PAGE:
Westerners react with revulsion to sati, the Hindu practice of widow-burning outlawed by the British in 1829, and of course to Islamist suicide bombers. The New Atheists are right to protest all this killing in the name of God (or the Buddha) – the way believers both prompt violence and justify it in the name of some higher good.
So where are the protests against these Tibetan protesters?
By Richard Allen Greene, CNN
The Vatican stepped up its battle with the Chinese Catholic Church this weekend, excommunicating a bishop who was ordained during the week without the pope's permission.
Pope Benedict XVI "deplored" the "illicit" ordination of the Rev. Joseph Huang Bingzhang and expelled him from the church because he was "ordained without papal mandate," the Vatican said Saturday.
He was the second bishop ordained by Chinese Catholics without Vatican permission in the past month, and at least the third in the past year, as Beijing and Rome struggle over control of the Catholic Church in China.
Huang Bingzhang was ordained as Bishop of the Diocese of Shantou in southeast China on Thursday, the Vatican said, although Rome had asked him "on numerous occasions not to accept episcopal ordination."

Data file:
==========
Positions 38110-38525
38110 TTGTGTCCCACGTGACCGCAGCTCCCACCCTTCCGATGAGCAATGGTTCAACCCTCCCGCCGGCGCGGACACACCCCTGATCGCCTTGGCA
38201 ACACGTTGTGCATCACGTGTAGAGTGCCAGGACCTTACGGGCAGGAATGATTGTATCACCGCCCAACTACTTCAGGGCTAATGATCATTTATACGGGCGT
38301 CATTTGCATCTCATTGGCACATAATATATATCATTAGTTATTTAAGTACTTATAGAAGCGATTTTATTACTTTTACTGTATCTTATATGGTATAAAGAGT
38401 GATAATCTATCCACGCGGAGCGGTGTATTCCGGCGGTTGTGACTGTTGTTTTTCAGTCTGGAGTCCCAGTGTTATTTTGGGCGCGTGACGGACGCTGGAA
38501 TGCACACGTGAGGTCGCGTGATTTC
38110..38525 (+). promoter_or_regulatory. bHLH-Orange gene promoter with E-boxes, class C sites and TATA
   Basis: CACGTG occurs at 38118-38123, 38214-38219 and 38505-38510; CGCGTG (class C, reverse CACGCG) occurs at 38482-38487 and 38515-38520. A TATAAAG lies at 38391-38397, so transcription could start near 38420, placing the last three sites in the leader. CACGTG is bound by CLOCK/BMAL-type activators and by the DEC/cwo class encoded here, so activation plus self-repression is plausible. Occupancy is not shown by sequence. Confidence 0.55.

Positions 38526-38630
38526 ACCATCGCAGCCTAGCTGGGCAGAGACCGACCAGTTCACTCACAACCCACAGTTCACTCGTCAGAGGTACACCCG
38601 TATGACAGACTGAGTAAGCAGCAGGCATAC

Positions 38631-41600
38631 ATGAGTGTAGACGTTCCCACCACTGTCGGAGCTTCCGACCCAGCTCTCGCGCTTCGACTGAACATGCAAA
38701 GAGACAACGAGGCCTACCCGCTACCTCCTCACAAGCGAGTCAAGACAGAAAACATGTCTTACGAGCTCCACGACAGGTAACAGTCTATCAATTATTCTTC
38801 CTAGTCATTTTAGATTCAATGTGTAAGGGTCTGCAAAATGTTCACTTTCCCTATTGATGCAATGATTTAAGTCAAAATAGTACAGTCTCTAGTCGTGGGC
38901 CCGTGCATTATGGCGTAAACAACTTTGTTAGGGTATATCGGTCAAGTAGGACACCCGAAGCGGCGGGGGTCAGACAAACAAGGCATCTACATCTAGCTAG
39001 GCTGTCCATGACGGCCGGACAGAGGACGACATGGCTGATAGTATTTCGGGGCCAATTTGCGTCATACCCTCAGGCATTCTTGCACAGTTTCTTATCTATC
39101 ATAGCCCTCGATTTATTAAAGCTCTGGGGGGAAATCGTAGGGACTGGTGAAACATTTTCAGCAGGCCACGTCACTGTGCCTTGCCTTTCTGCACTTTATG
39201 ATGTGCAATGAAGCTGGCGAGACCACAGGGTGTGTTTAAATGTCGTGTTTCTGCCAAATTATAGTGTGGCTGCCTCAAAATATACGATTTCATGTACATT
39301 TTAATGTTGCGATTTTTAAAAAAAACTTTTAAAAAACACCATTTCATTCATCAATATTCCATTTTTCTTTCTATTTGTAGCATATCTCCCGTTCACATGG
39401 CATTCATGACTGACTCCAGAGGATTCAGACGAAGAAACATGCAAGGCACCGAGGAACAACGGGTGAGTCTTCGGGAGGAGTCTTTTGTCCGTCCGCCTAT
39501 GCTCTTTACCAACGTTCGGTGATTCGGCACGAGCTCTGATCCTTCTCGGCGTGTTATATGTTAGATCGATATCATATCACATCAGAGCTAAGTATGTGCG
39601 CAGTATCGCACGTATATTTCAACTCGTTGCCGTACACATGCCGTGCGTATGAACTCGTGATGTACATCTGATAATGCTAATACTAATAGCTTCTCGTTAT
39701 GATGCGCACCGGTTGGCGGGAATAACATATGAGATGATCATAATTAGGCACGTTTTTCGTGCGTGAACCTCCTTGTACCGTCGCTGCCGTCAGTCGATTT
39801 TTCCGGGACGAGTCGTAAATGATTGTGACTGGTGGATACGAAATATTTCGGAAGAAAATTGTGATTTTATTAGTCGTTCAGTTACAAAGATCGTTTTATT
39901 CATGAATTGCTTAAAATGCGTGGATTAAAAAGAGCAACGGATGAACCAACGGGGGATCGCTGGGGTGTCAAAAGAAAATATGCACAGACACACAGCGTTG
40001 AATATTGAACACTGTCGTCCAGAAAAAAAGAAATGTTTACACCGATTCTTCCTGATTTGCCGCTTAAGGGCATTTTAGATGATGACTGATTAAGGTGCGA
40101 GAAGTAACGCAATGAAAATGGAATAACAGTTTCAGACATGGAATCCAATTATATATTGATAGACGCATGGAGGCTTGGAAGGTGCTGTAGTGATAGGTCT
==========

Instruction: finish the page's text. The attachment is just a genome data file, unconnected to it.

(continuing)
Thousands gathered Saturday on the National Mall to hear the Tibetan spiritual leader talk about world peace.
By Gabe LaMonica, CNN
WASHINGTON (CNN) - Meeting with top U.S. lawmakers a day after his 76th birthday, the Dalai Lama cited the principle of church-state separation in his recent decision to step down as the political head of an exiled movement.
"The religious institution, the leader of the religious, and the political leadership, should be separate," he told the legislators during an appearance Thursday in the Capitol. "I myself combine! So my statement, my explanation, become like hypocrisy. Saying something, doing something different."
"Religious institutions, political institutions, must be separate - the last several decades I emphasized that," he said.
The bipartisan group of legislators temporarily put aside their politically charged negotiations over reducing the U.S. debt - some of which is owed to China - to show their admiration and affection for the man regarded by the Chinese government as the leader of a separatist movement.
The CNN Belief Blog covers the faith angles of the day's biggest stories, from breaking news to politics to entertainment, fostering a global conversation about the role of religion and belief in readers' lives. It's edited by CNN's Daniel Burke with contributions from Eric Marrapodi and CNN's worldwide news gathering team.